Ladbrokes races to DevOps
- 10 August, 2018 13:22
Rapid growth over the six years since Ladbrokes Australia launched has meant that the wagering company is left dealing with a not insignificant level of technical debt, according to Alistair Roberts
“Coming from a startup environment, you can make mistakes early on,” Roberts, Ladbrokes’ head of technology operations, yesterday told the PagerDuty Connect event in Sydney. “Sometimes you make a mistake on day one and it comes back to bite you later on.”
A particular setting or a table in a database that receives tens of queries might not be a big issue — but a few years later when the database is handling thousands of queries a second, those decisions have a habit of coming back to haunt you.
“As we’ve grown so big, if we have a small issue — a couple of years ago it might have been a little bit of a blip.” Now that same issue might cause “major problems” for the company, Roberts said.
A minute of downtime can be worth more than $100,000 to Ladbrokes — and that figure increases every year.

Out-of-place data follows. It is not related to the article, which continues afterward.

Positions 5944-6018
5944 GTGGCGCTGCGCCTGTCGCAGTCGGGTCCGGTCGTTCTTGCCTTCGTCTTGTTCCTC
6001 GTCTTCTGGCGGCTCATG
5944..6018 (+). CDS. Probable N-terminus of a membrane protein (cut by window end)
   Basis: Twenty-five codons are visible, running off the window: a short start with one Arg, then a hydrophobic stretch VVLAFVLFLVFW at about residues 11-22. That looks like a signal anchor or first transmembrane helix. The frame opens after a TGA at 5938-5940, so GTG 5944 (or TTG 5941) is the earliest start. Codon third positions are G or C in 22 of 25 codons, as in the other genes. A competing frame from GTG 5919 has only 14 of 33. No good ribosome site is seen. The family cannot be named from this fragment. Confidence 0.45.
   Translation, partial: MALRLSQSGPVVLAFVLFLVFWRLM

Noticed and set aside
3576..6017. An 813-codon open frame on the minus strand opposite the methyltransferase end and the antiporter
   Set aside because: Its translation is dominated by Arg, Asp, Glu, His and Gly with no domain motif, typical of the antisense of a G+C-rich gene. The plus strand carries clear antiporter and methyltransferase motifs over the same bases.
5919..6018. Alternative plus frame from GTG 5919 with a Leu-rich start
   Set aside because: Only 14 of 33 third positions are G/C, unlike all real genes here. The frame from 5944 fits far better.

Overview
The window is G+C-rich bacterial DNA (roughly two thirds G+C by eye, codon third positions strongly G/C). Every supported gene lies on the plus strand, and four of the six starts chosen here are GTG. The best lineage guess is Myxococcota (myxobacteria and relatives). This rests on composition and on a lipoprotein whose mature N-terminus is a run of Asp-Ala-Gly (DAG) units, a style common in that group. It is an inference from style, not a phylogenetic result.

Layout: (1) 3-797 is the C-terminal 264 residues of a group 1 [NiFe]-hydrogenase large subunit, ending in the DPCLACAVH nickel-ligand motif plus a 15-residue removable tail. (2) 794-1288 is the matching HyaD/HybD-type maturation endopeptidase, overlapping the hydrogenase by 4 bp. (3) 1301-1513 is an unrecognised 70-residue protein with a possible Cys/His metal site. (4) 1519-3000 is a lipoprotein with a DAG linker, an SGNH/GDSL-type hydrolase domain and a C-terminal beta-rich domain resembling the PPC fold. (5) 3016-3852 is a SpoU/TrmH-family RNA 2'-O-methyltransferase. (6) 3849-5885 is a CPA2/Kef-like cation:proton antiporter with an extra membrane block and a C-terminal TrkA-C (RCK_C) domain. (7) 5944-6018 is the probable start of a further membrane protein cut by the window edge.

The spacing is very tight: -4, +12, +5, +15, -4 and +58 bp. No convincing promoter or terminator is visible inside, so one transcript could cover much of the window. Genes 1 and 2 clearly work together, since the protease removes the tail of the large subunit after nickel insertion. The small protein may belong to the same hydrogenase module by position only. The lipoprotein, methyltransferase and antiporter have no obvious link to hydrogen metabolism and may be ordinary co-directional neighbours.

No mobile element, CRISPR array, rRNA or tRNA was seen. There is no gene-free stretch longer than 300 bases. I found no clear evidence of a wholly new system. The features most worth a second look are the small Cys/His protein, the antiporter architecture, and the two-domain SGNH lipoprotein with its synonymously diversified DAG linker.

“It’s not just the trade we lose; it’s getting customers back,” Roberts said.
As a result, incident reporting and management are a key concern for the company’s tech team.
For a number of years the company has been using PagerDuty for incident management. Now when buying off the shelf tools, integration with PagerDuty is one of the factors the team considers, Roberts said.
All of Ladbrokes’ tech support, devs and sysadmins use the system. “It’s making our teams smarter by having them develop and set their alerts for what their environments are,” Roberts said.
“If everything is critical — nothing is,” he explained. “If there are hundreds of alerts going off and they’re all just for nothing then it’s [not a] real alert, so we’re trying to get smarter with our alerting.”
The PagerDuty alerts include relevant stakeholders, such as executives, Roberts said. “So executives know what’s going on – they see the alert, see it’s been actioned, see who’s dealing with it. It gives them that peace of mind.”
As part of addressing the issue of technical debt the company is breaking down its “quite large” code base into microservices. “Anything new that goes out is a microservice now,” Roberts said.
The company is increasingly moving to an Agile framework with a DevOps culture, he said, with dev teams shifting to a “you built it, you support it” mode, he said.
“It’s no longer ‘it goes out; I forget about it’,” Roberts said. “No — if it breaks at three o’clock in the morning it’s those devs that are getting called.”